I’ve held firm to my belief that everyone’s grief is individually felt and dealt with. This has helped me become more conscious when listening to others talk about their sorrow, and allowed me to pause and reflect more appropriately than I may have in the past. I have learned more about what empathy really means this past year. I try really hard to appreciate when others are empathetic, even if their way of doing so makes them sound ridiculous or isn’t genuine. I try to tell myself that people who don’t know what to say, sometimes say the wrong thing, and it is better than those who say nothing at all. I have a lot of conversations about this with my mother over the past year about this and it has confirmed that she will always be a better, stronger person than I am. I make notes each conversation to be more like her and get over it. At the end of the day, I feel lucky for how many people check in on us, pray for us, and are there for us. I try to focus on this feeling instead of resenting those I feel could do better. Some days are better than others.
As i read over what I’ve written so far, I sound like an angry, resentful person who needs to stop throwing a pity party. So i also want to tell you that so many great things have happened this year and I made many great memories. My mom, sister, and I traveled several places together. I finally went to the Minnesota State Fair. We had a blast at the lake up north this summer. My family still has this awesome support system who is there for us. Our church is even hosting a blood drive in honor of my dad this next week. There is a lot to celebrate, and I’d like to think I celebrate a little harder because I know that it can all be taken away in the blink of an eye.
Of course, I did feel like most happy things I experienced in the past year could be defined as bittersweet. When something great happens, I often have this explosion of joy,and then this sinking feeling of I wish my dad was here to experience this with me. Buying a new car. Seeing friends get married or have babies and then thinking of my own future wedding and babies. Traveling with my mom and sister. Watching the Cubs. Yelling at the Iowa State Football team. Bittersweet has become my new normal and as I said before, its going to have to be enough.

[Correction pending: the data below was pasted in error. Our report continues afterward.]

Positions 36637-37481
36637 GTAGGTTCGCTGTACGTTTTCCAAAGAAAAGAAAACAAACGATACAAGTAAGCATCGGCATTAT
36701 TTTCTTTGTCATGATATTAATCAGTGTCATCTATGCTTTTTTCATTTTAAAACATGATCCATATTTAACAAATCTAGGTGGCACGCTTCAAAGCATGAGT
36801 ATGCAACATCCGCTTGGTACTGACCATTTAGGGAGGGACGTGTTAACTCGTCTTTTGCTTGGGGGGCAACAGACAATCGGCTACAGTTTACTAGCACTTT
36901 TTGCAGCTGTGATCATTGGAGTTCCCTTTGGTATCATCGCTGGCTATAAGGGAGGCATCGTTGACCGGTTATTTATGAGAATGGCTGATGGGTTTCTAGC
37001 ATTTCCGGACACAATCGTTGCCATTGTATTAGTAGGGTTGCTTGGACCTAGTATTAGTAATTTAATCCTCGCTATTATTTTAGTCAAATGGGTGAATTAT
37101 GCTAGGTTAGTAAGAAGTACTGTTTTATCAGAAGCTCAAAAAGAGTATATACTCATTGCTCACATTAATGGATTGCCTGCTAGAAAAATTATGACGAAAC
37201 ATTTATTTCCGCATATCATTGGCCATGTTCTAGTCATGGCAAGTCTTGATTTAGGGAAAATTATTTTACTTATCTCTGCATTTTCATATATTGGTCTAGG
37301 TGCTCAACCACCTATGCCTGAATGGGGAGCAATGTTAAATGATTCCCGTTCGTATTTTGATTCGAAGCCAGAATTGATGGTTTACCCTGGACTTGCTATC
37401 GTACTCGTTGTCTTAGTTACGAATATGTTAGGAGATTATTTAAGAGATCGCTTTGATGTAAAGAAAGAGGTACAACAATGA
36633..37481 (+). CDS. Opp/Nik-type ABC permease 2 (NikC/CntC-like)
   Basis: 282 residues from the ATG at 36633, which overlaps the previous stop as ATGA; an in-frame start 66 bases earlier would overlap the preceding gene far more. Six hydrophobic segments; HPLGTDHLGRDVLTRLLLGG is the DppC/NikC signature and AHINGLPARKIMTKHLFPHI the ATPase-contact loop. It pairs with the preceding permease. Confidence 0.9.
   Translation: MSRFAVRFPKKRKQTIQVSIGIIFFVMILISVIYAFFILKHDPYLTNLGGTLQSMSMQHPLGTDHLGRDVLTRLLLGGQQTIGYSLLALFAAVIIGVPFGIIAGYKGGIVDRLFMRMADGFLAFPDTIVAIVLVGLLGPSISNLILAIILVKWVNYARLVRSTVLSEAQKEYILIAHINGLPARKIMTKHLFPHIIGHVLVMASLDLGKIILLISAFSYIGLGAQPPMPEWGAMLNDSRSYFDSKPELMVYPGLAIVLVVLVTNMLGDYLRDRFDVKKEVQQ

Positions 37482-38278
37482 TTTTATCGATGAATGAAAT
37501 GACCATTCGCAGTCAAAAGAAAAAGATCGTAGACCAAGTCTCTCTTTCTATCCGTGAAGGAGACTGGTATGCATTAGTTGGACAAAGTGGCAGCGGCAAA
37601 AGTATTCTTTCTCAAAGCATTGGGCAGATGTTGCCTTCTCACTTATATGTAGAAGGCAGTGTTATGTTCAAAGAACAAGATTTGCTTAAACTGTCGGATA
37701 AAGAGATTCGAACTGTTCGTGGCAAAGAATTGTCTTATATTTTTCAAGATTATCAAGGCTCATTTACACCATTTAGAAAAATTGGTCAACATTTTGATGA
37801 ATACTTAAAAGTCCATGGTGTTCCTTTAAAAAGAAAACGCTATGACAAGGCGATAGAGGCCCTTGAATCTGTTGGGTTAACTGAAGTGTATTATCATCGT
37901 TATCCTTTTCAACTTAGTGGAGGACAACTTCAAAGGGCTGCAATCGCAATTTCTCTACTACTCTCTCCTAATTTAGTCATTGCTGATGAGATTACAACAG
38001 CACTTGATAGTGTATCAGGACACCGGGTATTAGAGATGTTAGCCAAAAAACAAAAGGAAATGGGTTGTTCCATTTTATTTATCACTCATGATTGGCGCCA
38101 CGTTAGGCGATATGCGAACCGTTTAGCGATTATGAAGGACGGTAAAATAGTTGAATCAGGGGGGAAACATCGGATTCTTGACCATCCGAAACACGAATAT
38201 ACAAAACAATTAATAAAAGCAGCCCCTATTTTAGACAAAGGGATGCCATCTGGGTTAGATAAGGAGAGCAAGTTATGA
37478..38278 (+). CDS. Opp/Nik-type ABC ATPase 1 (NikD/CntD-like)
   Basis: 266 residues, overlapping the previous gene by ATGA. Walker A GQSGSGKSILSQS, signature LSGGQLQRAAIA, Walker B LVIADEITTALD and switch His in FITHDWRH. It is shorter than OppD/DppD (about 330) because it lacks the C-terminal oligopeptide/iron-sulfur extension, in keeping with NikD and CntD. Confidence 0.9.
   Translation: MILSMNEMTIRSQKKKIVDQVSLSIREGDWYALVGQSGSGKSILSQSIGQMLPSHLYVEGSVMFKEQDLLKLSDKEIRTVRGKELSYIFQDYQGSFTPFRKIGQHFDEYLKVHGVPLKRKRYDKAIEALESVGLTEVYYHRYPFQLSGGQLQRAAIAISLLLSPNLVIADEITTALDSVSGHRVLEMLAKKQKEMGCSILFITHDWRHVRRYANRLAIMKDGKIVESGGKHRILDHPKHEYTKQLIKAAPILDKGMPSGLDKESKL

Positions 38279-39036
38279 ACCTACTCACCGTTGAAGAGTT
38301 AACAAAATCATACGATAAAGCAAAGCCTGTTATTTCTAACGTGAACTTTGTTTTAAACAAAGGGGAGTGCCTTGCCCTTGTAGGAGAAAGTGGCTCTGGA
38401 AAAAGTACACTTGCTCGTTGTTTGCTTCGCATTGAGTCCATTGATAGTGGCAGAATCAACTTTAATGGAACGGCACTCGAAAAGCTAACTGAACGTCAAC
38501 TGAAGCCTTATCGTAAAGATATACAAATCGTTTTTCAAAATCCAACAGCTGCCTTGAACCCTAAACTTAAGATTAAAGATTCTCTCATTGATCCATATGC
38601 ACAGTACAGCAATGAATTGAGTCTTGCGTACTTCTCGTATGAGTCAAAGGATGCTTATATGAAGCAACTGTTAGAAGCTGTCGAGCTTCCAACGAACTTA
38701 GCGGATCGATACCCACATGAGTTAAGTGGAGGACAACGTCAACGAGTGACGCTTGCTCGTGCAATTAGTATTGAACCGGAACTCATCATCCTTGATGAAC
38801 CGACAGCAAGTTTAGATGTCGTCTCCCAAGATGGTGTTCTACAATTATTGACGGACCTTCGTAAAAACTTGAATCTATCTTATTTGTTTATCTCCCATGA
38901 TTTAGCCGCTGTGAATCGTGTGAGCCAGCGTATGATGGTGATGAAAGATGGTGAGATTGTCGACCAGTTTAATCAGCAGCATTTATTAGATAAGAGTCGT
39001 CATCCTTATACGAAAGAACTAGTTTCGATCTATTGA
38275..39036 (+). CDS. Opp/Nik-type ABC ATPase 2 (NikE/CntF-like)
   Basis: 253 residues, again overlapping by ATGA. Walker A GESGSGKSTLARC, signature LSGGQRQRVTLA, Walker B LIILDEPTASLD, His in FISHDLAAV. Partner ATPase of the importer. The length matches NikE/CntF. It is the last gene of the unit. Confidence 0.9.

Everytime I read a piece by someone who has gone through some sort of loss, I feel empowered. The pieces that empower me the most are those that make me feel normal by saying “you don’t have to be OK” “i resent people too” and “I cried about XYZ today, what about you?” I have a folder of Nora McInerny Purmort’s work on my computer and read it religiously. No one has made more lemonade out of lemons given in life than she has and her realism fuels my strength. I am grateful to her as a writer and person, I hope she knows just how many lives she has touched.
I’ve come to see beauty in a new way. Some of the most beautiful people I’ve met or discovered this past year, are people who go through hardship and instead of shy away from it, tackle head on. Many of the beautiful people were already in my life, I just see their beauty in a different way. I’ve seen friends blossom out of devastating breakups, losing their own parents, or dealing with anxiety.This gives me so much strength to see them be warriors.
Speaking of anxiety, it is crippling. I had no idea that this would be my biggest hurdle after my dad died. He would tell you that I was always a worry wort and that I needed to quit it. I worry about everything 1000x more since he died. Is my mom doing OK? Why isn’t she answering her phone? Where is my sister? Are they happy? Should I do more to be there for them? Am I a good family member? Are people talking about me that I’m grieving too much? Am I doing OK in my job? Should I even be doing this job? Am I happy? Why am I not happy?– ALL OF THIS, EVERY DAY.
Dude, the anxiety is so real. This is where I tell you one of the keys to my past year.
Therapy is the best money you will ever spend. It is worth every god damn penny. EVEN if you didn’t lose your dad at 27 and develop crazy anxiety, seeing a therapist may enrich your life in ways you were not aware of. I have kept a list of realizations seeing a therapist has help me come to and let me tell you, many of them have nothing to do with having a dead dad, even though this was the root of my visits. Who knew you could talk for an entire hour about a scenario 5 years ago that you haven’t thought about in years, that has nothing to do with your dead dad, or your anxiety, but clearly is impacting you and your relationship with someone close to you BECAUSE YOU RANT FOR AN HOUR ABOUT IT OUT OF NOWHERE.